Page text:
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Monday, 18 December, 2000, 12:31 GMT
Living life by txt msg
Text message mobile games
Think you send a lot of text messages already? Well, watch this space. Not for the first time, the UK could be following the Finns, writes Timo Kamarainen in Helsinki.

Picture this: A Finn is walking down the street in central Helsinki when he receives a text message. His favourite café, located nearby, has invited him in for an espresso at a discount price.

While sipping his coffee, he suddenly remembers that his wife wants to go to a film that evening. He picks up his mobile phone and text messages the cinema's booking line.

X-Men Wolverine v Mysterique
"Call that a phone?"
On his way to the bus stop to head home, his mobile beeps as another piece of information arrives. His bus is running 20 minutes late.

To kill time, he issues a challenge in a mobile game that he started a few days earlier.

Although such a scenario is a good year or two off, Finns are testing new ways to use text messages.

For instance, those in the market for a second-hand car can contact the Ministry of Transport for information on whether an odometer has been tampered with.

And Finnish company Riot-E has launched mobile games based on the X-Men - the film and the Marvel comic series - in which players issue text message commands in a fight between the mutant factions.

Jan Wellmann, the chief executive of Riot-E, says wireless entertainment gives people an excuse to contact one another.

"Of course, it's also about killing time. But content must be planned so that people are in contact with each other - and a [games] challenge is a way to create a relationship," Mr Wellmann says.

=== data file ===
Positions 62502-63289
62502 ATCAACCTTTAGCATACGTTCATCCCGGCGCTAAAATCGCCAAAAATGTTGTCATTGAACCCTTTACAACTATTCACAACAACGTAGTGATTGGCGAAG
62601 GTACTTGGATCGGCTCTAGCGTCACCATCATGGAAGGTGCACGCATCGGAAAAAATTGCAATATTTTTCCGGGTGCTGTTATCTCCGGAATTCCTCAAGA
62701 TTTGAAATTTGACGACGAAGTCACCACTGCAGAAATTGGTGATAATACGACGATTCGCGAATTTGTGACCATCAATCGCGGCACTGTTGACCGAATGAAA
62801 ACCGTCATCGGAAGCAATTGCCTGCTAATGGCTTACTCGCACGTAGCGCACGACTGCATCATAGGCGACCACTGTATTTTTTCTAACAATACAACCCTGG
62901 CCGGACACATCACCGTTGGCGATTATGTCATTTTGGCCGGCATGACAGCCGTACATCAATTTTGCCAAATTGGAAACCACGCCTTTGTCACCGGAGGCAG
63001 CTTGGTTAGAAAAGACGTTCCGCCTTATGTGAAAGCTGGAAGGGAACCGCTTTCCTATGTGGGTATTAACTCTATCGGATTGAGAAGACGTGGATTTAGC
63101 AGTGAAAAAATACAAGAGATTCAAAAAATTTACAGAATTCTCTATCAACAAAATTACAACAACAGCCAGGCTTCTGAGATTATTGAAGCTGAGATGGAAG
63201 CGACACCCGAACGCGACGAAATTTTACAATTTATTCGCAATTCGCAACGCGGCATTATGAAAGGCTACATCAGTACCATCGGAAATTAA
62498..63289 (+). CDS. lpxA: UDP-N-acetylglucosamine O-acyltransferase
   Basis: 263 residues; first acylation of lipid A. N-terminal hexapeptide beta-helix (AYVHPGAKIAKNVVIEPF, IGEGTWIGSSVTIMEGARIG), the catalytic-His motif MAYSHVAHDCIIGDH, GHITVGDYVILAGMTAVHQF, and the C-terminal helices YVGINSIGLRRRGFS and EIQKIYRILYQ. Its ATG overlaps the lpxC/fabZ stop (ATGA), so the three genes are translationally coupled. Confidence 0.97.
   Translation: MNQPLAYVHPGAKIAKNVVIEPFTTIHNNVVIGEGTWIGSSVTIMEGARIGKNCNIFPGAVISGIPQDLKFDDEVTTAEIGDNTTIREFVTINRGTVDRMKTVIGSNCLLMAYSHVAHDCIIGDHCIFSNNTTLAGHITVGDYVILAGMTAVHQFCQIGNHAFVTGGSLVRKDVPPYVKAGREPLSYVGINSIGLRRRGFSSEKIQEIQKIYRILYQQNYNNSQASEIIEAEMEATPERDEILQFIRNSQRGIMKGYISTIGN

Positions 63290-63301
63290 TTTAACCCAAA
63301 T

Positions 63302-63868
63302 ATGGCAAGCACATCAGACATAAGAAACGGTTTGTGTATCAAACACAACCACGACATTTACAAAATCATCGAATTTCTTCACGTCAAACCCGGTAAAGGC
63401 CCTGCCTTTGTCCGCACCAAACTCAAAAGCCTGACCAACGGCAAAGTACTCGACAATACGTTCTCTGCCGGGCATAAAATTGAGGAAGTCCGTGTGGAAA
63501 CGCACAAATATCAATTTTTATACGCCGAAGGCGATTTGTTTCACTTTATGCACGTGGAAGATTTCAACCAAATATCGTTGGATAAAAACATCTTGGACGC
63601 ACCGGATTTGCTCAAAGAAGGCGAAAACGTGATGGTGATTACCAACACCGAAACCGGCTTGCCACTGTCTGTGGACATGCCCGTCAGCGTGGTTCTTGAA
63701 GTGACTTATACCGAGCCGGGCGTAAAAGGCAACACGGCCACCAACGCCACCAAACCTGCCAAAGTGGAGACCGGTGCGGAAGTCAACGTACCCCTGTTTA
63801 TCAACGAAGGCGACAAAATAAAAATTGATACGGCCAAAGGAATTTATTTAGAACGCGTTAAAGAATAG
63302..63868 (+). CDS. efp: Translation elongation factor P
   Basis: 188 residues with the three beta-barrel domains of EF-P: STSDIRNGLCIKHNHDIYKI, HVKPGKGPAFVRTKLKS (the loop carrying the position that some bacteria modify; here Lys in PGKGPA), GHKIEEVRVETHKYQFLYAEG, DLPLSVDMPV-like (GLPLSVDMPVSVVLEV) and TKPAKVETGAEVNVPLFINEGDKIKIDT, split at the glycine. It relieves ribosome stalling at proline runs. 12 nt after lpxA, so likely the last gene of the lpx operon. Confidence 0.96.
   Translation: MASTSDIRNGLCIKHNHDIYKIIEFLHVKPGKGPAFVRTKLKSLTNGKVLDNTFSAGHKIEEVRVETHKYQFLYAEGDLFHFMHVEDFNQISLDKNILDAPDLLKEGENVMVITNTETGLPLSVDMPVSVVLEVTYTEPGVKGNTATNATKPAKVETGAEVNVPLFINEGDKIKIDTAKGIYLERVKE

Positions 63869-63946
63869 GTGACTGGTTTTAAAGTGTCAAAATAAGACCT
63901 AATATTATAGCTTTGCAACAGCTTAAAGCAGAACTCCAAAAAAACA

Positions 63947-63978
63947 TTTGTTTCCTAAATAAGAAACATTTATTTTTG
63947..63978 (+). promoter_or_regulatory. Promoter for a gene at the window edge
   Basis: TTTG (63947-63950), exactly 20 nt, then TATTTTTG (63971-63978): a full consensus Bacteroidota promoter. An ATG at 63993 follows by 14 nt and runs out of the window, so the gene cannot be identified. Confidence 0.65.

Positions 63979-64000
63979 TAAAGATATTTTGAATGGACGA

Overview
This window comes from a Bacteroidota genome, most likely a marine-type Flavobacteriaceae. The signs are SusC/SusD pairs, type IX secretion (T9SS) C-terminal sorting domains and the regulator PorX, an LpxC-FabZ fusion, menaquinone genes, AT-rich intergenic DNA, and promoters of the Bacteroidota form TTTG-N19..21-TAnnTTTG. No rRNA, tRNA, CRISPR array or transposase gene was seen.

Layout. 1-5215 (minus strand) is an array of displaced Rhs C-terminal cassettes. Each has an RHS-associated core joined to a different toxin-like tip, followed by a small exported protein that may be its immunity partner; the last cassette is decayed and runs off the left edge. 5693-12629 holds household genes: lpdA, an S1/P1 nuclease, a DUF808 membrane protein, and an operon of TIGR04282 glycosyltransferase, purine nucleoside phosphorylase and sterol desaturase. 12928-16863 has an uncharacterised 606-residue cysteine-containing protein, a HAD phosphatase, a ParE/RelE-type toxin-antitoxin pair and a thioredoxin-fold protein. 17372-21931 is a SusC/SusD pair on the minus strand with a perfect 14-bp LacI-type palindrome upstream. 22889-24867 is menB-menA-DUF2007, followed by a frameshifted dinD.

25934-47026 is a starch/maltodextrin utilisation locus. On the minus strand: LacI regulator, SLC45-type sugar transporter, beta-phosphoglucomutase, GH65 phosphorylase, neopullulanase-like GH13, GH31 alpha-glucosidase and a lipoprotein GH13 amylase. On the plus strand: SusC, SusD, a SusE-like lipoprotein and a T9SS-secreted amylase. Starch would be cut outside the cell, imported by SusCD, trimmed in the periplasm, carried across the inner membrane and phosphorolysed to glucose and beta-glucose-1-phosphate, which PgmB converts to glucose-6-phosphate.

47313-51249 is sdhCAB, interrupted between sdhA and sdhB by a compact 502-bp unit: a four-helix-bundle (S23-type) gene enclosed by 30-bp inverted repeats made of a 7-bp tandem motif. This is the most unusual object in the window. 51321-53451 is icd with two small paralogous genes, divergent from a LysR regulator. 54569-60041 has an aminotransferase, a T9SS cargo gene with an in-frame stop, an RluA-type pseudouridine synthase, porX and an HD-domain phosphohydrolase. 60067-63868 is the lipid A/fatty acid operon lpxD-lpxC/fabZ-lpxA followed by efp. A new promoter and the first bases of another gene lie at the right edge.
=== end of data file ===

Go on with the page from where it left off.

Txt msg nation

Mobiles have transformed the communications culture in Finland, Nokia's home, as they have in Ericsson's home Sweden, and all across Europe.

This year, Finns are estimated to send a total of nearly one billion text messages - quite an achievement for a nation of five million people who are said to be shy.

Snowboarders can sign up for ads and info
Even young boys are using text messages to open up about their emotions, according to research.

Advertisers are also looking to mobiles to expand their markets.

The Finnish company, Add2Phone, develops mobile advertising for companies keen to stay in touch with their customers.

"Mobile advertising must be based on an existing customer relationship," says Esa Saukkonen, vice president of Add2Phone.

"Precisely profiled advertising gives the customer information that he or she desires. We don't believe in exhaustive profiling."

Add2Phone already provides a text message service for snowboarders, paid for by advertisers. Those signing up receive ads and information such as weather conditions.

Promoters for the German dance artist Sash allow fans to download a new ringing tone and logo for their mobiles, as well as sign up for text message bulletins on future releases.

All talk

It remains to be seen when location sensitive advertising will be a success. Esa Saukkonen says the boom may well start in 2002.

mobile user
"Two adult tickets, front row centre, tonight"
But the mobile revolution has not proceeded as rapidly as predicted. Wireless Application Protocol has yet to match the hype.

Although sales of Wap phones are rising in Finland, few buyers fully utilise the service. While mobile users wait for cheaper and easier services, the networks are holding out for more customers.

But as the boom in text messaging shows, consumers can speed up the process.

Text messages had been initially been developed for operators to distribute technical information to mobile phones, but the service quickly caught on with users.

Now text messages are here to stay.

Weely guide to getting buttoned up

See also:

09 Sep 00 | UK
15 Aug 00 | Science/Nature
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